At the origin of artisanal skills, there is often a raw material, a resource that is extracted, gathered and transformed by artisans. This process takes place in territories and ecosystems that they have learned to care for, so that their work may be as sustainable as possible. The findings of scientific research are also crucial in our understanding of human impacts on biodiversity, now and in the future. The Foundation’s partnership with the Iddri was prompted by these observations, as well as a series of fruitful exchanges between two institutions that complement each other and share the same values, the same vision of a more sustainable world.
The need to make findings on biodiversity available to the wider public, and to mobilise all economic actors, led the two foundations to launch a joint programme that has already gone through several stages of development. Initially, between 2009 and 2012, the research funding concentrated on “market instruments, economic appraisals and public policies”. It then shifted focus, between 2013 and 2015, to a new programme entitled "Invaluable", which aims to critically analyse the role played by market instruments in the choices of political decision makers. Since then, this research funding has targeted the issue of “local biodiversity and the governance of global value chains”.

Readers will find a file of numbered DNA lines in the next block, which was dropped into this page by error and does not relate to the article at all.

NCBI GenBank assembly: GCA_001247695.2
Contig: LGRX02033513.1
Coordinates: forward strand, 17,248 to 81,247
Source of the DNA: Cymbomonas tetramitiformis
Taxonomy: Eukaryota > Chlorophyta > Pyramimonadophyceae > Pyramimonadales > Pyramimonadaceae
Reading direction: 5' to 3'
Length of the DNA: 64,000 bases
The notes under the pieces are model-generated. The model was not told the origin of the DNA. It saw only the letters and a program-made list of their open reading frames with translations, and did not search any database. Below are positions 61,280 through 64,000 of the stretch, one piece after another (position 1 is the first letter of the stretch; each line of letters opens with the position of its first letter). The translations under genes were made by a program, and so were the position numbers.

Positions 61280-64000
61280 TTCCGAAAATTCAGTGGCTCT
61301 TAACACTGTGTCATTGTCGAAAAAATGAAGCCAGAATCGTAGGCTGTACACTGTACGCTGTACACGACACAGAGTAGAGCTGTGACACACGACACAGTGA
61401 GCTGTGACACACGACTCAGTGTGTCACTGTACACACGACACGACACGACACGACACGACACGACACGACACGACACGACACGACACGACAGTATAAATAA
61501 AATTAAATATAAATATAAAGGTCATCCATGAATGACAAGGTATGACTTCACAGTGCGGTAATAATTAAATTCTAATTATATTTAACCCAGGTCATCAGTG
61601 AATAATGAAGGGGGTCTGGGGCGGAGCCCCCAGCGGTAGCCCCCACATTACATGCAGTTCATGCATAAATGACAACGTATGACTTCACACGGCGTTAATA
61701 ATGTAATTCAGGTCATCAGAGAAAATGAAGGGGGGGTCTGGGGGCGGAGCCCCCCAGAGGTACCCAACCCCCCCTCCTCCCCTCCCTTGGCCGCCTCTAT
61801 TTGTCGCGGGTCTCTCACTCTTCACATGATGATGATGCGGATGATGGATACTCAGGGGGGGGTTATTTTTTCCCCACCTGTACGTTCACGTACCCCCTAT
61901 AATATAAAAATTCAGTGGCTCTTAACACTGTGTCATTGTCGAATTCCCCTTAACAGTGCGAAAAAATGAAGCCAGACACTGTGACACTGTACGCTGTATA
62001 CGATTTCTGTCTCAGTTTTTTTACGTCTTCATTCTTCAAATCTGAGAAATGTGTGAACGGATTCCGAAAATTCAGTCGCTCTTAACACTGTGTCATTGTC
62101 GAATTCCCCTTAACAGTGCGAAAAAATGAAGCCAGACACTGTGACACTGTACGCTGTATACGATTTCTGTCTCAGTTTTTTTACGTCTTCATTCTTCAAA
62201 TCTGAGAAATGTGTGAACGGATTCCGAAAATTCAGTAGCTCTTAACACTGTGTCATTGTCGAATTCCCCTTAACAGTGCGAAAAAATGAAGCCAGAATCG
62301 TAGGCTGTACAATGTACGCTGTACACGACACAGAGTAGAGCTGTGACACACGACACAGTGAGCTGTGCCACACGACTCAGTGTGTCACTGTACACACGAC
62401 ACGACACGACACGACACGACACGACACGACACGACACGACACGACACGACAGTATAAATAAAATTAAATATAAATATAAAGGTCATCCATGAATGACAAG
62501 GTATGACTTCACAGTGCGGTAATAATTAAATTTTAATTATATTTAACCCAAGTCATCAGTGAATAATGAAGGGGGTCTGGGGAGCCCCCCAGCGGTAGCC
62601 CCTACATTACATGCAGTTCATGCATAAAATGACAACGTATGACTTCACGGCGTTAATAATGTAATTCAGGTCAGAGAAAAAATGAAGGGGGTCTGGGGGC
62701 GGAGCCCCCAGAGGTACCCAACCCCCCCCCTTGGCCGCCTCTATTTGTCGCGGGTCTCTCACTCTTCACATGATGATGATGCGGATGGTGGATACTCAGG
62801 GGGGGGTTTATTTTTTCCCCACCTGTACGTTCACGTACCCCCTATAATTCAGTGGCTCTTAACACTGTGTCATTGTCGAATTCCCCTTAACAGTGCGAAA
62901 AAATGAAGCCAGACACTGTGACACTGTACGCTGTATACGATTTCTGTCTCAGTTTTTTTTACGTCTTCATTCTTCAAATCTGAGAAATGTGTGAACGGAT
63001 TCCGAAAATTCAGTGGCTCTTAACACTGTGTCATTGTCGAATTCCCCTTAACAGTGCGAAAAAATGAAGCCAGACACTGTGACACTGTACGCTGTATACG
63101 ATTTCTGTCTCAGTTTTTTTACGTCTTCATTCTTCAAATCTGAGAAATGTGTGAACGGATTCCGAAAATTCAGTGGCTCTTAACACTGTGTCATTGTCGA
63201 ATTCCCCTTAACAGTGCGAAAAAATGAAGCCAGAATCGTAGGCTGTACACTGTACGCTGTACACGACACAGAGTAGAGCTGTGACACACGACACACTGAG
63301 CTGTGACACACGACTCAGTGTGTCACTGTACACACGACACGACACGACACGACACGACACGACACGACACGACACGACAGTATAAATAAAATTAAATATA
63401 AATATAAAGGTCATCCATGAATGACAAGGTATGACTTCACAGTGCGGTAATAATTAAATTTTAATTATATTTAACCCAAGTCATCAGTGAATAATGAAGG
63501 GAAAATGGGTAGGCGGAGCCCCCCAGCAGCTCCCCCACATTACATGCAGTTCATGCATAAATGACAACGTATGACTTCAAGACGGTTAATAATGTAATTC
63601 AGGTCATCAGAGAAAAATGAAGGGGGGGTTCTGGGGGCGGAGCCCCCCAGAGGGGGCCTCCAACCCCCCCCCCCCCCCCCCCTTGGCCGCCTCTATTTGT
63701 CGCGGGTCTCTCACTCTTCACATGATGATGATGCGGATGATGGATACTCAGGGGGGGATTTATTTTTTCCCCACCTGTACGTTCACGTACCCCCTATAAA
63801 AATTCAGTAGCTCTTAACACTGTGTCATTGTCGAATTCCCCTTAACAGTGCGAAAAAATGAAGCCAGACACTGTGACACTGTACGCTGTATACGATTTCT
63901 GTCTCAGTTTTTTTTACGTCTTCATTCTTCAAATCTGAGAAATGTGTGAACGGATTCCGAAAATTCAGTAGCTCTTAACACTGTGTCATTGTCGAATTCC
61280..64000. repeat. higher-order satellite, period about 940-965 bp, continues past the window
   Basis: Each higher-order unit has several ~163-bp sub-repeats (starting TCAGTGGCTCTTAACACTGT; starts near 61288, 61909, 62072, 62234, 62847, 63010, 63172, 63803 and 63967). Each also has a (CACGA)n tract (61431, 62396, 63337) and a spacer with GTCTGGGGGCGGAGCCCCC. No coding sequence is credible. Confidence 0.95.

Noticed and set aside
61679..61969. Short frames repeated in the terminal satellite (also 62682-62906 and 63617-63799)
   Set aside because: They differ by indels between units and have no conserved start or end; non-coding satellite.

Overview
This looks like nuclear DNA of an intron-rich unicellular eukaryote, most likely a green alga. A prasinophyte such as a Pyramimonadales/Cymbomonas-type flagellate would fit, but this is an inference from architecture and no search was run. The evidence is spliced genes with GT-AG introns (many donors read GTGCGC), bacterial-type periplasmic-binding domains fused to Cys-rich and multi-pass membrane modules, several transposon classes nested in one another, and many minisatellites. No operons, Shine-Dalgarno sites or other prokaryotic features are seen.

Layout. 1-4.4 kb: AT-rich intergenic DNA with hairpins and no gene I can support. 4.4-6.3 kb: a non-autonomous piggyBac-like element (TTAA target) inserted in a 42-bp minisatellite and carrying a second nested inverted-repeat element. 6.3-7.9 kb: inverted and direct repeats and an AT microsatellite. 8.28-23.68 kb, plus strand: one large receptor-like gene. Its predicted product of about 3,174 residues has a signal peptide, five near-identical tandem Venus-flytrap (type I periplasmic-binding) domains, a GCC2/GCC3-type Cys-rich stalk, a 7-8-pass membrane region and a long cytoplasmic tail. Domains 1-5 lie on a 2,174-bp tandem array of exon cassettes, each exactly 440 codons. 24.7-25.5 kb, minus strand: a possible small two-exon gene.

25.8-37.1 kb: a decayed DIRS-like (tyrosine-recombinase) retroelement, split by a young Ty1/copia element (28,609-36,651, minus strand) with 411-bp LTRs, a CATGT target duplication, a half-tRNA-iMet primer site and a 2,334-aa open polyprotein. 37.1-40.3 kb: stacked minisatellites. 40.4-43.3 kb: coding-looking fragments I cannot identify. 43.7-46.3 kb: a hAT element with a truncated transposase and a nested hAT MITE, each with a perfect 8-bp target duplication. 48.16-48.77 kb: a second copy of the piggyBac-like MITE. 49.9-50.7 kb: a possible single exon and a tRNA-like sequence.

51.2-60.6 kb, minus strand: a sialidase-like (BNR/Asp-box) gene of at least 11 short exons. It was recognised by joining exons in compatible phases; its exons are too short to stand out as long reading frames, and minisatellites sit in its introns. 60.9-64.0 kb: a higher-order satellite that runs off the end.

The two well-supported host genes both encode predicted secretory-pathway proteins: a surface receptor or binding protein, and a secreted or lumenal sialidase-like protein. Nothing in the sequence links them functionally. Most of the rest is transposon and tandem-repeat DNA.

The Fondation d’entreprise Hermès has hosted numerous conferences alongside the Iddri, bringing researchers together to explore common problems and share scientific progress with the public. These have included “Biodiversity 2010: what next?” in 2010, “Politicians versus nature? Towards reform of harmful biodiversity subsidies” in 2012, and “Innovation to the rescue of biodiversity?” in 2014.
Finally, the Iddri has accompagnied the Foundation with two international calls for projects. The first one (2011-2012) was all about encouraging innovative interfaces between local producers and consumers, with a particular focus on the artisan skills employed in local production techniques and their role in the preservation of biodiversity. The projects chosen were "Micromegas" (France – Morocco) by the Mediterranean Agronomic Institute of Montpellier and "From Biocultural Community Protocols to the Ark of Livestock Biodiversity" (India – Pakistan – Kenya) from the League for Pastoral Peoples and Endogenous Livestock Development. The projects chosen following the second call for projects (2014-2015), on the theme of ‘Biodiversity and local knowledge: adaptation strategies and the heterogeneity of local knowledge in the face of standardisation’, were "The Traditional Farming System of Rio Negro, Northwest Brazil" by the Development Research Institute (France), "FloreS" by the University of Lausanne – Swiss Institute of Geography and Sustainability and "RESEMINA" by Swissaid, Colombia Programme.
A conference entitled “Reducing imported deforestation: what impacts on consumption and policy choices in Europe and France?” was held at Sciences Po Paris on November 16, 2017.